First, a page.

Pest Details


Scorpions are predators that feed primarily on other insects. They crawl into buildings through exterior cracks in search of food of suitable shelter. Once inside, they may wander into clothing, shoes, or a bed where someone might contact them, resulting in a very painful sting.

Tips for Control - To reduce scorpions around a home, eliminate as many piles of items or debris on the ground, and keep dense vegetation to a minimum. Wen a home is
 chronically invaded by these arthropods, it is best to seek the services of the professionals at Chandler Pest Control.

This slender, flattened brown beetle measures 2 to 3 mm (1/10") in length and features 6 tooth-like projections on its midsection.

It commonly inhabits stored products such as grains, cereals, and packaged goods.

Tips for Control - Although it is not a health risk, a grain beetle infestation can foster the growth of destructive moulds. Keeping food dry and tightly sealed will reduce likelihood of grain beetles gaining a foothold in your cupboards or food storage areas.

Because of their painful sting, which can be deadly to certain allergic individuals, wasps should be dealt with promptly whenever they establish a colony on or near homes or buildings. These colonies can typically be found in ball-like, paper structures attached to verandahs, eaves, trees, or shrubs. Occasionally, wasps build their nests inside attics or walls where holes or cracks open to the outside.

Tips for Control - Wasps are attracted to fresh fruit and juices, so removing fallen fruit from around fruit trees and keeping refuse containers tightly closed will reduce their presence and discourage new colonies.

The hardiest and most adaptable of insects, roaches can be found wherever moisture, food, and shelter are available, even in the cleanest of homes. Known to travel through a variety of habitats including sewers and refuse, cockroaches are capable of spreading a number of diseases.

They are light brown with a flattened oval body and typically measure 20 mm (3/4") when fully grown.

Tips for Control - By keeping food storage areas clean and dry, and foodstuffs tightly sealed, you can reduce the likelihood of cockroach infestation.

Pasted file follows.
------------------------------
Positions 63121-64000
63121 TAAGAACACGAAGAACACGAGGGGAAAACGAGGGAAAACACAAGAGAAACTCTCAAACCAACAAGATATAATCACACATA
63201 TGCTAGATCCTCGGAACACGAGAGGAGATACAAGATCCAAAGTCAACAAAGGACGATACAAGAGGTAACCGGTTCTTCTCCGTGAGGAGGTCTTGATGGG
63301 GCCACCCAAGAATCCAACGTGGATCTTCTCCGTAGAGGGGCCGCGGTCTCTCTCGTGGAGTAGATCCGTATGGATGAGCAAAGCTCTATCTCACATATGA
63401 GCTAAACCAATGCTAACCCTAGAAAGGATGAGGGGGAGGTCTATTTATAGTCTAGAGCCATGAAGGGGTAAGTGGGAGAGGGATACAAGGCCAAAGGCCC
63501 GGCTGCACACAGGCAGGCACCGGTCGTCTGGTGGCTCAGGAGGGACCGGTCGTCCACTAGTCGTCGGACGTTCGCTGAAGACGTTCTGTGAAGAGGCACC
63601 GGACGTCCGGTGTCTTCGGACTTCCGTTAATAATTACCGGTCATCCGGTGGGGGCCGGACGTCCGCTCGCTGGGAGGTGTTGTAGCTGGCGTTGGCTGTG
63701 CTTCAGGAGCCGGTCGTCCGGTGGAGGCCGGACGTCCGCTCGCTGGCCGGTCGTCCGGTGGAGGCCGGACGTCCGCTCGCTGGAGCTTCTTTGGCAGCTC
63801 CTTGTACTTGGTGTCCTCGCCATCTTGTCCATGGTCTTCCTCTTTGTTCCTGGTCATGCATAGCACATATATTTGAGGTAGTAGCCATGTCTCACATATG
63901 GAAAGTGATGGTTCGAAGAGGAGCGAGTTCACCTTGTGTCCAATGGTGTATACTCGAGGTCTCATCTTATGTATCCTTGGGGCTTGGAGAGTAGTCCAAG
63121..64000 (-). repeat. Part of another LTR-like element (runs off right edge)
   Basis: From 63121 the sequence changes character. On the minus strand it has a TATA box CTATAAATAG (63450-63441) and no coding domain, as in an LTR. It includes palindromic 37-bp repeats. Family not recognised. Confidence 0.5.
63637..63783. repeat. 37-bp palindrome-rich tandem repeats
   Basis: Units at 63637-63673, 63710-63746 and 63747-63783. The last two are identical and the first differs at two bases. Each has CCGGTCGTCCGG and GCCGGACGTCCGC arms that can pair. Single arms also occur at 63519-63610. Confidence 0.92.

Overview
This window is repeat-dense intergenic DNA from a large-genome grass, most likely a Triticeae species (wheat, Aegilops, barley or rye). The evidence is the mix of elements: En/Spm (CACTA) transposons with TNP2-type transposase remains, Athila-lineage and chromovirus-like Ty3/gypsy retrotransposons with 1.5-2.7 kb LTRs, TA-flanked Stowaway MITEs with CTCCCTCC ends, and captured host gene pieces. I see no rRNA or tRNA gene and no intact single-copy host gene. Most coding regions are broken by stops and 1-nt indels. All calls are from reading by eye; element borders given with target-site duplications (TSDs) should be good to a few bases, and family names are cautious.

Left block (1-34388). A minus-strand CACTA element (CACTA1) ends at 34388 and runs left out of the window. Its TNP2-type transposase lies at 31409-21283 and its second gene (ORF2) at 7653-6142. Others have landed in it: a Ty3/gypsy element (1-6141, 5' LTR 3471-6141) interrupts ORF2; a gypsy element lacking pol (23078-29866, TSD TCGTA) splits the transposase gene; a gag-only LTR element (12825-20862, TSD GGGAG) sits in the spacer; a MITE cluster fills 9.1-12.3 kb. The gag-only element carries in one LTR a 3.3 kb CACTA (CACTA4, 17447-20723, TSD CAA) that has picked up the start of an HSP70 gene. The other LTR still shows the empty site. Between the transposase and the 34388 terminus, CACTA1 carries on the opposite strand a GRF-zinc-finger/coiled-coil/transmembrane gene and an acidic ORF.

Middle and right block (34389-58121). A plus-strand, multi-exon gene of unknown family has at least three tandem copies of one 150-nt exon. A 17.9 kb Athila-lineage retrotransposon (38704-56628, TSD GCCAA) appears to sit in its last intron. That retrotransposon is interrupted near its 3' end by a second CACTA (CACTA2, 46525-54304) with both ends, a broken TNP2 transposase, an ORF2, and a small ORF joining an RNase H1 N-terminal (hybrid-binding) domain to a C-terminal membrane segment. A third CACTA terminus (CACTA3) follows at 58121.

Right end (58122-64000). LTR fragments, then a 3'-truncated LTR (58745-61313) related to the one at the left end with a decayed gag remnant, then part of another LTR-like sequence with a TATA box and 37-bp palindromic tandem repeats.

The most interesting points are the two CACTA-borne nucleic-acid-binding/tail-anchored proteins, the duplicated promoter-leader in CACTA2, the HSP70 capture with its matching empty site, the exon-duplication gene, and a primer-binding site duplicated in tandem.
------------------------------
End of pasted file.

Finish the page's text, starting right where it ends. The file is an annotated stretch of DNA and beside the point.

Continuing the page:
Stink Bug
Darkling Ground Beetle - Eleodes species 3/4?. Body oval, shiny; black, sometimes with reddish above. Forewings fused; flightless. Runs with rear end raised 45 degrees; sprays foul-smelling secretion if disturbed. Mainly nocturnal.

Africanized Honeybee

- Size: About 1/2-inch in length. Color: Golden-yellow with darker bands of brown. Some specimens appear a darker brown than others.

Behavior: Africanized honeybees (AHB) are actually a subspecies of the European honeybee, and the two look exactly the same. Only an expert making numerous microscopic measurements can tell the two apart. The difference, however, becomes readily apparent in the aggressiveness of the AHB when its colony is disturbed, lending to its nickname "killer bees." Never attempt to treat such nests without the proper training and equipment.


Due to feeding off of other insects, including harmful ones, spiders are considered beneficial. But their webs are a nuisance, and spider bites can be painful or dangerous to humans.

Tips for Control - Controlling spiders begins with reducing their food supply: proper sanitation and control of other insect species will eliminate most spider problems. Regular vacuuming and sweeping of infrequently used spaces such as storage areas, crawl spaces, and attics will also help.

Black Widow

See "Wolf Spider" above for general information.


Yellowjackets can nest in wall voids, attics, in trees and shrubs, or in the ground. They are social insects. They have a worker caste that cares for the young and forages for food. Adult yellowjackets will feed on fruit and nectar from plants while the larvae are fed insects or carrion.

Carpenter Ant 
Carpenter ants can cause structural damage to wooden building components and spread disease-causing germs to foodstuffs.

Black or black-with-red in color, these insects measure between 3 and 12 mm (1/8" to 1/2") in length, and reproductive members of their colonies are winged. Swarms of reproductive ants can often be seen in May and June as they migrate to establish new colonies. Eliminating moisture-collecting areas in and around your home, as well as isolating wood from direct contact with the soil, will help reduce the risk of carpenter ants.